Ethics Issues Still Dog Pharmaceutical Industry

Article excerpt

This editor believes it's time that the U.S. pharmaceutical industry rethinks a number of its strategies, including the apparent priority of "profits over people." This is needed not just to serve the public interest, but also because of the effects that continually increasing healthcare costs have on U.S. companies. In response to concerns about rising costs and continuing worries about patient safety, the U.S. Government Accountability Office (GAO) undertook several studies to examine issues relating to the pharmaceutical industry.

One 2006 GAO study, "New Drug Development: Science, Business, Regulatory, and Intellectual Property Issues Cited as Hampering Drug Development Efforts," investigated the cause of declining research productivity in the pharmaceutical industry. Though significant scientific advances continue to raise hope for the prevention, treatment, and cure of serious illnesses, the GAO reports that the number of completely new drugs being produced has actually been declining--despite steady increases in research and development expenditures. In the words of the Food and Drug Administration (FDA), the federal agency responsible for approving the sale of new drugs, "Innovation in the pharmaceutical industry has become stagnant." Yet industry profits continue at their extremely high level.

The GAO analysis shows that annual research and development expenditures increased in inflation-adjusted terms from nearly $16 billion in 1993 to nearly $40 billion in 2004, a 147% increase. At the same time, the number of new drug applications (NDA) increased by only 38% and actually declined in the most recent years. Even more alarming, the predominant, and increasing, proportion of NDAs has been for "me-too" drugs that have very few chemical differences from existing older, noticeably cheaper drugs already on the market. The net effect of this declining productivity is an increase in drug costs to consumers in exchange for little or no incremental medical benefit. According to the GAO, the number of innovative drugs representing important therapeutic advances for treating disease--those that are new molecular entities (NME)--increased by only 7% during the same period.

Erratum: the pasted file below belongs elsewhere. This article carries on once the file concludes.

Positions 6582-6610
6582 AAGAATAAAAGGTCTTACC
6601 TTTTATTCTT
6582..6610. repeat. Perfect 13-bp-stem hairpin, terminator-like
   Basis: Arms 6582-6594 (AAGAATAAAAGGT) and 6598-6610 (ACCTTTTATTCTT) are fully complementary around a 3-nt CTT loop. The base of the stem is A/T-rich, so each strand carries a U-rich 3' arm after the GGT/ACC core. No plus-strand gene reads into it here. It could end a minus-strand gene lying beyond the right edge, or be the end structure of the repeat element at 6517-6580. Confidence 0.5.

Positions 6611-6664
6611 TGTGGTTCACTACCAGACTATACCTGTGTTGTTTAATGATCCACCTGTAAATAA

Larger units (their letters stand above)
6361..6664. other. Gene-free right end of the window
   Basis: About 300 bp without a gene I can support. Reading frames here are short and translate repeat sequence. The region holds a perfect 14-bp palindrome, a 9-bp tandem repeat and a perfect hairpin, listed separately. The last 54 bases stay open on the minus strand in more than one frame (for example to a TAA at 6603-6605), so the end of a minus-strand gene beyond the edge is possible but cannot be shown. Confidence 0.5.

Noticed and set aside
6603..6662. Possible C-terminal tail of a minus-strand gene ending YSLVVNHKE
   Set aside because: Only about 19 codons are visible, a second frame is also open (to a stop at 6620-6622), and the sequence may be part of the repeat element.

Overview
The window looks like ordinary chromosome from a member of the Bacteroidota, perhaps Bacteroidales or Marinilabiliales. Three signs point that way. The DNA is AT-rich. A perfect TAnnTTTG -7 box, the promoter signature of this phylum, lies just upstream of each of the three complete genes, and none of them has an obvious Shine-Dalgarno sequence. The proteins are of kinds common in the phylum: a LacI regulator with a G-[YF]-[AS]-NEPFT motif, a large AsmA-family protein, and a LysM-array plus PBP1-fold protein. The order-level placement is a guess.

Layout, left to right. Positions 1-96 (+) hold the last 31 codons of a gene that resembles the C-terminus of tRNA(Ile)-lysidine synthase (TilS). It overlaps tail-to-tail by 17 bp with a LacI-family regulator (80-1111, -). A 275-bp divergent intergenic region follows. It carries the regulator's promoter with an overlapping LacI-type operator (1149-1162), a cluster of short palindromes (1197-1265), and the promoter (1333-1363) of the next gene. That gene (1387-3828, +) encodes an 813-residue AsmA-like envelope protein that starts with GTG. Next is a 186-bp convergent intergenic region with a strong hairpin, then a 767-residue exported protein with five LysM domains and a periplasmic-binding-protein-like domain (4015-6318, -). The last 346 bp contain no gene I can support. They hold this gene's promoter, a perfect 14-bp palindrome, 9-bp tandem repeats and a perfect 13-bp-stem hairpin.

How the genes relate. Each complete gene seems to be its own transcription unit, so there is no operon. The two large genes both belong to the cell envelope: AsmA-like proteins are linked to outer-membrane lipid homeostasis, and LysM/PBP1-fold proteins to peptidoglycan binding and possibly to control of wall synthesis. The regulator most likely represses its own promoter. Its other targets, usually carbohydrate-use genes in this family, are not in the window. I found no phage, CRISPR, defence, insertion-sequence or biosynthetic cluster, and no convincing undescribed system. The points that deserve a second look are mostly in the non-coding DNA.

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Examples of NDAs that don't involve innovation include a new formulation of a previously approved drug, a new salt of a previously approved drug, a new combination of two or more existing drugs, and a new manufacturer. Many times, pharmaceutical manufacturers put up with the high costs of testing and guiding these "new" drugs through the FDA regulatory bureaucracy in order to reap the benefit of extended patent coverage. With a new patent, a maker can charge the highly inflated prices for which the U.S. market is legendary.

Some of the more blatant and callous examples of these consumer-gouging business practices include AstraZeneca's (AZ) re-branding of Prilosec, the heartburn medication, as Nexium. This occurred just as Prilosec was about to become generic. AZ used an expensive marketing campaign to hail the "new" drug (now it's purple!) as almost being a medical breakthrough--despite the lack of medical evidence to back up such a claim. Such strategy appears to be within the ethical boundaries of this company. Eli Lilly, after losing its Prozac patent, introduced an exact copy with a new color and called it Sarafem. Schering-Plough salvaged part of the market for its drug Claritin (Loratadine) by making minor changes to formulate it into Desloratadine, calling it Clarinex, a "new" and patentable drug.

According to FDA protocols, an NDA may be approved for sale if it exceeds only the very low bar of being more effective than a placebo for treatment of a disease. Manufacturers don't have to demonstrate that a new drug has greater effectiveness than an existing drug. In other words, a company doesn't need to prove that its new drug is medically advantageous to the consumer.

Because of the alleged high cost of research, the pharmaceutical industry has placed great strategic emphasis on creating high-priced "blockbuster" drugs that have the potential for wide usage. …